Praising the Past
The Way We Were: The Emancipation Proclamation in the DMV
Unlike much of the northern urban press, major local newspapers, closer to slavery's heartbeat, were less than enthusiastic about President’s Lincoln’s Emancipation Proclamation.
• The Washington Daily National Intelligencer editorialized "...we expect no good. We shall be only too happy to find that no harm has been done by the present declaration of the Executive."
• The Washington Star huffed that the proclamation was "void of practical effect."
• Around the same time, The Talbot County Gazette, on Maryland's Eastern Shore, bemoaned the fact that the state seemed caught between "abolition and secession" and the disturbing tendency "of negroes in various parts of the state...to leave their masters and take refuge within Army lines."
• Predictably, the Richmond Whig opined splenetically that Lincoln sought "with a dash of his pen to destroy four thousand millions of our property" and "for the slaves to rise in insurrection." History tells us that the effect of the document was vastly different in each part of what is today known as the District, Maryland and Virginia (DMV).
History tells us that the effect of the document was vastly different in each part of what is today known as the District, Maryland and Virginia (DMV).
As of April 16, 1862, the only instance of compensated emancipation in American history had freed the city's 3,000 enslaved persons. As the "first freed" in the region, the city became a magnet for thousands of freedom-seekers from neighboring states. Most arrived destitute and unlettered. They were shoved into contraband camps or pooled under the ramparts of the city's forts and batteries.
More arrived in the same condition after the Emancipation Proclamation. Their want and suffering were great. Helping hands were few. The Black community ministered to them as best as their meager resources would allow but, death and disease took horrendous tolls. Many Black churches, some still existing today, such as Shiloh and Gabraith AMEZ, were founded or expanded in 1863. The District's swelling African American population provided a much-needed workforce for the growing Union military presence. Also, hundreds of "men of African descent"--aided by the provisions of the Emancipation Proclamation--joined the first Black Union Army regiment in this area: the First Regiment, United States Colored Troops. Recruitment was such a success in the District that it led to the enlistment of Black troops in Maryland.
The proclamation did not touch slavery in the so-called "Free State," President Lincoln's proclamation only touched those in the states in rebellion. Maryland remained in the Union although there was secessionist sentiment except in the northern and western parts of the state. Blacks escaped the Eastern Shore and southern Maryland, slavery's strongholds, by going into Pennsylvania, New York and points north. Others streamed across the Navy Yard Bridge into the District, often dodging patrols and bounty hunters. Many African Americans were re-enslaved while others were killed resisting capture. Lafayette Baker, Lincoln's anti-guerilla chief, reported in September, 1863, that "...not less than forty slaves have been killed in these lawless encounters...and no less than three dead bodies...are now lying almost within sight of your own home." Conditions only began to improve with the increased recruitment of Black soldiers--often despite the complaints of wealthy slaveowners such as the Bowies and the Clagetts--and the passage of a new state constitution that ended slavery effective November 1, 1864.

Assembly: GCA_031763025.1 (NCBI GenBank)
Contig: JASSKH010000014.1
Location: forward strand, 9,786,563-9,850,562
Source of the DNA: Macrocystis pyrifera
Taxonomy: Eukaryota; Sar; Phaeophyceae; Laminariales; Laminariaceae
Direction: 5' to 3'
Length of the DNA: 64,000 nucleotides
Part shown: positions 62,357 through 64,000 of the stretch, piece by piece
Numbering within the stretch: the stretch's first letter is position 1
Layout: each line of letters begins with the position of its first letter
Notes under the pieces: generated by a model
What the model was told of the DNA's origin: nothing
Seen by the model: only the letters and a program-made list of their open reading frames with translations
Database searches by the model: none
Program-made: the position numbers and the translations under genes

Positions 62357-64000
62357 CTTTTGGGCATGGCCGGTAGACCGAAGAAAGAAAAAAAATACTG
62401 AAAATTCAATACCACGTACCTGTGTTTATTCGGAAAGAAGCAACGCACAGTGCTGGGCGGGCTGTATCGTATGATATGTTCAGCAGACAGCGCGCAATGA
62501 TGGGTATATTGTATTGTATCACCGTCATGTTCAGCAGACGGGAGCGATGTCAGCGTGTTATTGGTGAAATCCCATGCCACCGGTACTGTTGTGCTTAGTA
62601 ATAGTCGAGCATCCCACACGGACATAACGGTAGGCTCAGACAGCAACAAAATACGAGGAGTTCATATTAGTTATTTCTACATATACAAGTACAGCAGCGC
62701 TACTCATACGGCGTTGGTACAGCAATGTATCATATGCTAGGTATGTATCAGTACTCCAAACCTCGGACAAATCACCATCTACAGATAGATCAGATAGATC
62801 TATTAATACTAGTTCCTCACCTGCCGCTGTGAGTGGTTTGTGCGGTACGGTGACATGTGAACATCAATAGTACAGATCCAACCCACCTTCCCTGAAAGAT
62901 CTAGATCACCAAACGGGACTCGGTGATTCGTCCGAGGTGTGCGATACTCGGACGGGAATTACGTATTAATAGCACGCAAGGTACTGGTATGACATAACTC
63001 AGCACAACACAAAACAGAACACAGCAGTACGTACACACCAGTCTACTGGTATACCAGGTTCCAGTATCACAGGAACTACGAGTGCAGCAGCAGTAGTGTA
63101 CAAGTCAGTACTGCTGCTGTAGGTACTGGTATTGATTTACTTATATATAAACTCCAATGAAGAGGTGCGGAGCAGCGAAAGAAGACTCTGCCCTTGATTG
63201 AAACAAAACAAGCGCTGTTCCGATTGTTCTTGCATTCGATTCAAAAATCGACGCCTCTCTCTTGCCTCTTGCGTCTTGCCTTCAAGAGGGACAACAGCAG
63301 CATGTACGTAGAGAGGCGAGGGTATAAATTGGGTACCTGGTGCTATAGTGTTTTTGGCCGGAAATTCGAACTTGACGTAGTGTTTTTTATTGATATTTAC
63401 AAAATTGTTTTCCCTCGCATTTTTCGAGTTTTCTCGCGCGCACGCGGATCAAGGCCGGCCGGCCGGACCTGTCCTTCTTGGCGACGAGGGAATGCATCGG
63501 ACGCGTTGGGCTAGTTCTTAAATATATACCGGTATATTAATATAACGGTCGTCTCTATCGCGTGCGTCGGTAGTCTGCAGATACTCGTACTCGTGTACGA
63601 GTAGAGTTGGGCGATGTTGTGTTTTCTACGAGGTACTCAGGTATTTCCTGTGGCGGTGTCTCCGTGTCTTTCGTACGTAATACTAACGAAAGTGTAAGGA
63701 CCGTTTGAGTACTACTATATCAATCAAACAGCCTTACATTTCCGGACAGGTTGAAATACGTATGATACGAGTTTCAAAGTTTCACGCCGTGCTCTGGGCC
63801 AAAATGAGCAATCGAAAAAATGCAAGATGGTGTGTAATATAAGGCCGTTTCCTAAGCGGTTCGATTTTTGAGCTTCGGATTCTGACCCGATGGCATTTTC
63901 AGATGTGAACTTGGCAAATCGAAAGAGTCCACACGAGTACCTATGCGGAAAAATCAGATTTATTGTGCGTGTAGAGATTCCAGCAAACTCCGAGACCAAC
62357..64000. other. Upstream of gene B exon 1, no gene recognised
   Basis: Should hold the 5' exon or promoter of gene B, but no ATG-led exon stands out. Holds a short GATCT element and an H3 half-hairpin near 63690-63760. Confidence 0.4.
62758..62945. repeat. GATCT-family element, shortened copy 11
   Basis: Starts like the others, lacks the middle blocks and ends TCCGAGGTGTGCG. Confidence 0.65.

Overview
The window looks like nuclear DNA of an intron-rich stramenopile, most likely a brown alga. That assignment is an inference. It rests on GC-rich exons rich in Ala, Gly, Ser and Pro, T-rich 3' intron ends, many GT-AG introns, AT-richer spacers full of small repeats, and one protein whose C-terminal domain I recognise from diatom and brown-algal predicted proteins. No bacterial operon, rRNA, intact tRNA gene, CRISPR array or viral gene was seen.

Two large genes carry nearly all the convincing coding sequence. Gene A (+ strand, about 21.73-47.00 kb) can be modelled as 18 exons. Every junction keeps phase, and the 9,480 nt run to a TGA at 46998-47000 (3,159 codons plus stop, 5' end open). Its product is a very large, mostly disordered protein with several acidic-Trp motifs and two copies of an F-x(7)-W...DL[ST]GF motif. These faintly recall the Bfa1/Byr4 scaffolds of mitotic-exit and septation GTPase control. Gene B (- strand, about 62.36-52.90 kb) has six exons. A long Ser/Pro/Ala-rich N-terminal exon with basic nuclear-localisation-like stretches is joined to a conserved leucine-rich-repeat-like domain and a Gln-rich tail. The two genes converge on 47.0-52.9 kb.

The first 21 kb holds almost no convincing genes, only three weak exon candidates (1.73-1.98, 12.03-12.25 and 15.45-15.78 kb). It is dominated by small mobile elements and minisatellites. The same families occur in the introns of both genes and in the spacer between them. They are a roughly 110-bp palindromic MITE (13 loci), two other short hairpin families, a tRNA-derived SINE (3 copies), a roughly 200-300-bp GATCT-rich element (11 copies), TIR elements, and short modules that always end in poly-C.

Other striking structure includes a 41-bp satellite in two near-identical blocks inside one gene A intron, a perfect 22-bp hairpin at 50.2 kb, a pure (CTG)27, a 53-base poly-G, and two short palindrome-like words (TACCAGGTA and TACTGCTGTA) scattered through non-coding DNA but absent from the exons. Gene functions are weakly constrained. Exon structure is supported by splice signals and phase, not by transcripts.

The Bowies and Clagetts Today: The city of Bowie was once the tiny railroad stop town of Huntington. It was re-named in honor of the Bowie family because of their wealth and influence. When the former Maryland State Teachers College moved from Baltimore to the Bowie area, the college took the town's name in the early 1900s. Oden Bowie, one of several male children to have that name and former secretary of the Maryland State Senate, died last October at Fairview, the main family plantation near the Pennsylvania border. He was the sixth generation to reside there.
The Clagetts were one of Maryland's oldest and wealthiest families. Their descendants continue to be important in real estate and government circles.
The Old Dominion remained unyielding to the end, ignoring Lincoln's edict and the efforts of many of the state's 490,000 enslaved to be free. The United States Colored Troops, recruited under the proclamation, provided the margin of victory, capturing Richmond, the capital of the Confederacy, and helping to end the war and save the Union.